Remember at E3 2008 when Nintendo explained how you could use the Wii Fit Balance Board to snowboard down mountains in Shaun White Snowboarding? Remember E3 2011 when Nintendo showed how you could use the GamePad like a catcher’s mitt, or hitting the golf ball off the sand on your GamePad? These ideas click with people because people understand sports. When I showed non-gamers the idea of drawing plays on the GamePad in Madden NFL Football, they instantly understood the appeal of the GamePad.
Nintendo Land had the opposite effect of Wii Sports because Nintendo Land relies too much on Nintendo’s history. If consumers aren’t familiar with past Nintendo franchises like Metroid or Balloon Fight, they won’t find any nostalgic value. No matter how popular Nintendo’s franchises become, Balloon Trip will never have more universal appeal than baseball, tennis, golf, or bowling.
Bottom line: If Nintendo wants to continue creating innovative controllers or unique interfaces, then sports titles are the best ways to explain their overall appeal.
5) Electronic Arts and Take Two Interactive are unreliable
The sports market has become narrow with fewer publishers making sports titles. Nintendo is now under the mercy of third party publishers like Electronic Arts and Take-Two Interactive (2K Sports) to provide sports games on Nintendo platforms. Unfortunately, those publishers have proven to be unreliable for Nintendo. Even if EA and Take-Two came crawling back to Nintendo with sports titles for Wii U, there is no guarantee these publishers won’t stab Nintendo in the back again with future consoles. Unlike Microsoft, Nintendo doesn’t have the kind of money to throw at every third party publisher to keep them happy,
Nintendo’s biggest mistake was their over-reliance on third parties to create western content. Nintendo should always strive for third party support, but never forget that third parties are in the business for their own self-interests. Give third parties too much power over your platforms, and you could end up walking away empty handed if the relationship goes sour. Nintendo’s weakness in certain genres gave third parties leverage to use against Nintendo during negotiations. The entire licensed sports genre is being held hostage by two publishers (Take Two and EA) because they know Nintendo is too much of a penny-pincher to develop their own non-Wii Sports/Mario sports games.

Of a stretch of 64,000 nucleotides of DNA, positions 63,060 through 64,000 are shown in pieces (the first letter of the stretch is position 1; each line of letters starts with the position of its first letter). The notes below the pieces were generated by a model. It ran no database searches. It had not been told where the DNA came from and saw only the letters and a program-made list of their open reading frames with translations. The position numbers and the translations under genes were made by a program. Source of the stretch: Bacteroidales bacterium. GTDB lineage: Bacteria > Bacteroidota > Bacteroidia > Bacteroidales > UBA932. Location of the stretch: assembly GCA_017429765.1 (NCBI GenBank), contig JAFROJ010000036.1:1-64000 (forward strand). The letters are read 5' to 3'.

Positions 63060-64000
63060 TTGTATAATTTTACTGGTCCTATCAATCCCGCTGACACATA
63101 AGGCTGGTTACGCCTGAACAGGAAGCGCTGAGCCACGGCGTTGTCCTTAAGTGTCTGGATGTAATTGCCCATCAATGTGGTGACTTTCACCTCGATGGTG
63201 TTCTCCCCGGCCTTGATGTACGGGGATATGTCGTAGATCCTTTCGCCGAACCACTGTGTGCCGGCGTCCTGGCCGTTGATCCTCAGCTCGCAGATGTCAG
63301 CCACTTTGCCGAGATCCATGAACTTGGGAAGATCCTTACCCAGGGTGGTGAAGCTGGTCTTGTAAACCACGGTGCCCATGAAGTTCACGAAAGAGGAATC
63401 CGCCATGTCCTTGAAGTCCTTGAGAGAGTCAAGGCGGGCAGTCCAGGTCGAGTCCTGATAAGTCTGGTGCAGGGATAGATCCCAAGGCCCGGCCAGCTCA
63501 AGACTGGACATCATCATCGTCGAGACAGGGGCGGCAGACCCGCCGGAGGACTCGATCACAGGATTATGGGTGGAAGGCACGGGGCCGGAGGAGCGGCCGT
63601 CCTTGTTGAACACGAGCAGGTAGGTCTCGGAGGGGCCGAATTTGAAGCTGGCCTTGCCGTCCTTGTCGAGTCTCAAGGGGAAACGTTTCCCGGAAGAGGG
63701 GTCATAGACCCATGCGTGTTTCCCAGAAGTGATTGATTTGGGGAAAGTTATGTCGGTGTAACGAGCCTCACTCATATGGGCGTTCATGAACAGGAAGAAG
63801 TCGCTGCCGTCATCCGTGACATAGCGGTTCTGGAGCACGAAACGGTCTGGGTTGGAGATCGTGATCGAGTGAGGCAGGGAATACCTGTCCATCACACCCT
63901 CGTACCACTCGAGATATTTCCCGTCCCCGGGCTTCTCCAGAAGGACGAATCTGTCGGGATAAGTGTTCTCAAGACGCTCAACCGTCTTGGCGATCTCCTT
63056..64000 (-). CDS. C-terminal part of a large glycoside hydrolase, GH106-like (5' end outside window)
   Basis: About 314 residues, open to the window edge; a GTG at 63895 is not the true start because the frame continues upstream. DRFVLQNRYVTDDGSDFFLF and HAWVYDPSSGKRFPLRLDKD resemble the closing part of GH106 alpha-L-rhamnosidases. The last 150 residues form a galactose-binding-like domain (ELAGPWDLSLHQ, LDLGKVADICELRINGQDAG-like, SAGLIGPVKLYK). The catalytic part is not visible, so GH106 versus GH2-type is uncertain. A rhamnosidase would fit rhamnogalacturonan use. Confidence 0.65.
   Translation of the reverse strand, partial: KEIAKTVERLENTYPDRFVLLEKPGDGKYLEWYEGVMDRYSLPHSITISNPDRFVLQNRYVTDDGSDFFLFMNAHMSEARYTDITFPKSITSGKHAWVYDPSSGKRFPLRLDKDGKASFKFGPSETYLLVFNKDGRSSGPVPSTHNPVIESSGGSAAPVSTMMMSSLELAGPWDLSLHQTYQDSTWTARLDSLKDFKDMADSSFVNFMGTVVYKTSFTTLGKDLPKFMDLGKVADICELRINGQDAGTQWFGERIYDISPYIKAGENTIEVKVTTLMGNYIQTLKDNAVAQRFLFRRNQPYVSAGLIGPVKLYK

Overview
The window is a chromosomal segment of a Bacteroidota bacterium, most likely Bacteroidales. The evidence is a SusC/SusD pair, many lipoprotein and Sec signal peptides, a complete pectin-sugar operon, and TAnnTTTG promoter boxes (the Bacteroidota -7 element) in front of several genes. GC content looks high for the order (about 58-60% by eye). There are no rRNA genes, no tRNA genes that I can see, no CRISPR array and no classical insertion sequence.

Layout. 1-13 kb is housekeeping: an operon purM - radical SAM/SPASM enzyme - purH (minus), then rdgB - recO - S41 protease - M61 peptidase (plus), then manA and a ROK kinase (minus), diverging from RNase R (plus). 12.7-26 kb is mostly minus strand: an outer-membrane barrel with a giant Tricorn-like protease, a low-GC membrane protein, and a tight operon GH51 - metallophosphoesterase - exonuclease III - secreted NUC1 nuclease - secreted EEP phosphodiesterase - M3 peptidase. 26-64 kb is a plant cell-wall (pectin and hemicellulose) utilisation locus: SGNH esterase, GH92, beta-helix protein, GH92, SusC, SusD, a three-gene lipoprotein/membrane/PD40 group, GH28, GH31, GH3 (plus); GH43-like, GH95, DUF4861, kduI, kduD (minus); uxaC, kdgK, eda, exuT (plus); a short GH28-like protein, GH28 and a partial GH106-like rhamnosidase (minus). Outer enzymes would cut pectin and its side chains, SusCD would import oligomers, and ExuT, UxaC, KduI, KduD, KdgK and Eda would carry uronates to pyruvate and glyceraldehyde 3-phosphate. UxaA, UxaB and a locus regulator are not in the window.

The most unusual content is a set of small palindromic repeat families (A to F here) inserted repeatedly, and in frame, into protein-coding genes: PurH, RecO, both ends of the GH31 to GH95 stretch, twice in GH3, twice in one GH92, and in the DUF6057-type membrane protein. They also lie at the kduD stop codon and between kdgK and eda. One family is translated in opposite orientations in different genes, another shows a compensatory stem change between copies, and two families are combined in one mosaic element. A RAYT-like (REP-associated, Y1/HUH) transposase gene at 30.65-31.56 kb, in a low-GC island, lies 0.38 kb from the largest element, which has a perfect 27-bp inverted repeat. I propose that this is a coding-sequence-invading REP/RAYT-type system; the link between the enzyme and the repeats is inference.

This isn’t the first time that Electronic Arts and Nintendo have had a rocky relationship. Who can forget when EA Sports staff wanted to walk off because they weren’t interested in developing Wii games.
During the 16-bit era, Electronic Arts always gave Sega the superior versions of their sports titles. When Nintendo 64 was getting ready to launch, EA wasn’t willing to commit support for the console until Howard Lincoln spent weeks negotiating with them. During the GameCube era, Electronic Arts was getting ready to ditch Nintendo. To stop EA from ditching the GameCube, Miyamoto gave them permission to use Nintendo’s characters in EA Sports titles like NBA Street Volume 3, SSX 3, and Fight Night.
It’s great if Nintendo continues working with EA and 2K Sports, but Nintendo should have a “Plan-B” in case things don’t work out with their partners. I think that ‘Plan-B’ should involve Nintendo investing in a studio that specializes in creating licensed sports titles. Instead of putting themselves under the mercy of third parties, it’s time for Nintendo rely on themselves. Especially when the game industry has become increasingly political behind the scenes.
6) Sony’s MLB series is proof that console exclusive sports games can outsell multi-platform sports franchises from EA Sports and 2K Sports
Gamasutra did an interesting piece describing how sales for the sports market has changed over the years. Sony’s MLB franchise dominates the MLB 2K series, and it’s more successful than EA’s MVP series ever was. Sony’s MLB series is proof that Nintendo can create a first party sports title and become more successful than third party multi-platform sports games.
7) Sports games were the third best selling genre in 2011 and 2012
How popular are sports games in North America? In both 2011 and 2012, NPD reported that sports games ranked as the 3rd best-selling genre below action and shooters.